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Ash Reflect on 20th Anniversary – Exclusive Interview

Shanna Fisher

Over the years, Ash have collected an impressive number of high-profile fans and collaborators. The Northern Irish pop-punk trio has performed with U2 for their nation’s historic Good Friday Agreement, earned the support and mutual admiration of Jackie Chan and landed Ewan McGregor to narrate ‘Teenage Wildlife,’ a film about their early touring days.

This year, Ash celebrate their 20th anniversary with their first U.S. tour in more than five years. The trek follows a covers EP that arrived over the summer and coincides with the release of a special triple-vinyl edition of the ‘A-Z Series,’ a collection of singles they recorded — one every fortnight — throughout 2010.

Ash, who chose their name because it was the shortest word they could find at the beginning of the dictionary, emerged in Downpatrick, Northern Ireland, when the band members were just 15. As their career snowballed, frontman Tim Wheeler and bassist Mark Hamilton relocated to London, and a few years ago, they moved to New York City, home of their Atomic Heart studio, where they wrapped the ‘A-Z Series’ and have played small gigs in recent years.

Last week, they kicked off their 2012 tour with Weezer, and starting today (Nov. 13) they headline a string of East Coast shows that runs through Nov. 26. Diffuser.fm caught up with Wheeler just before the tour.

How will it be getting back into touring mode after such a long hiatus?

Hopefully, once we get started, it’s going to be quite easy. It’s nice to start with the support slot for Weezer. We toured with them in ‘96, when they put out the ‘Pinkerton’ record. They really influenced us when we did that tour with them, the music style of what we’re doing. It’s good to do a proper little run again. I’ve really missed it. Living here but not touring has been strange. The last proper tour was 2007. I think we’ve developed a lot as a live band since that U.S. tour. We’ve done a lot of touring since then in other places, often with different line ups. Russel from Bloc Party played with us. As a three-piece, it’s more challenging. I have to do more as a guitarist. But now I feel a lot more confident than ever about our live show.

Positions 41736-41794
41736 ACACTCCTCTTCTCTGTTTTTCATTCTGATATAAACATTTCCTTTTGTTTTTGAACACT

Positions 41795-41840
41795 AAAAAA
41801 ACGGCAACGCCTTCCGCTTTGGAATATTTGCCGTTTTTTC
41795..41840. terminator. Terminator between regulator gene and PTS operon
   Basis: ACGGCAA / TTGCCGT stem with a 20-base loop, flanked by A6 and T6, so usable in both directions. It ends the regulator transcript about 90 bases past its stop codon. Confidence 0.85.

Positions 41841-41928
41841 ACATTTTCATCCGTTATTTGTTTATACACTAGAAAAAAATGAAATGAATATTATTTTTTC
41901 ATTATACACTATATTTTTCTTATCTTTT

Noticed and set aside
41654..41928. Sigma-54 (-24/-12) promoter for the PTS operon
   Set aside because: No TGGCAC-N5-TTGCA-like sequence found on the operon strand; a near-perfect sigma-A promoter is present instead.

With all of these singles to choose from, how will you go about selecting your set list?

It’ll be a mix. There are just certain big songs over the years, so a lot of our set writes itself. People haven’t seen us for a long time, so they’ll want to see the old stuff as well. We like to do stuff that people freak out to the most.

The covers EP you put out a few months ago features a crazy variety of artists: Carly Simon, ABBA, David Bowie … Are you long-time fans of those musicians and these original tracks?

It is quite an eclectic mix … a strange mix. It was all stuff we did as we were working on our singles as little experiments to warm up. Some are songs that have fascinated us for a long time. I quite enjoyed doing them. We’ve always been big ABBA fans. I know they’re not cool, but it was the only record in my parents’ collection that was borderline cool.

Is it hard to believe Ash has been around for 20 years?

It’s been weird. I don’t feel that old. I don’t feel we have 20 years of experience behind us. At this point, I guess I should put on the slippers right now. But we still have so much energy, it’s freaky. I’ve grown a beard recently … I still haven’t got the slippers.

Looking back, what have been your proudest achievements?

The first album — ‘1977’ — how big that was. It was a No. 1 album in the U.K. Then we came back with ‘Free of Angels,’ and that comeback set us up well for the future. That stuff is probably what I’m the most proud of. Once you’re written off, it’s hard to come back, and we really did it. Culturally, one thing we did was the big concert with U2 in Belfast around the Good Friday Agreements. That was something that brought more peace to our country.

There have been a lot of big names and big moments in your history. There is a lot to celebrate … and more to come, right?

Part of me didn’t want to celebrate, because it doesn’t make sense to me that I don’t feel as old as I should. But at the same time, it’s a monumental achievement to be around for this long. In the end, we have to embrace this. It’s nice to look back and celebrate. It’s been a good time and it’s not finished.

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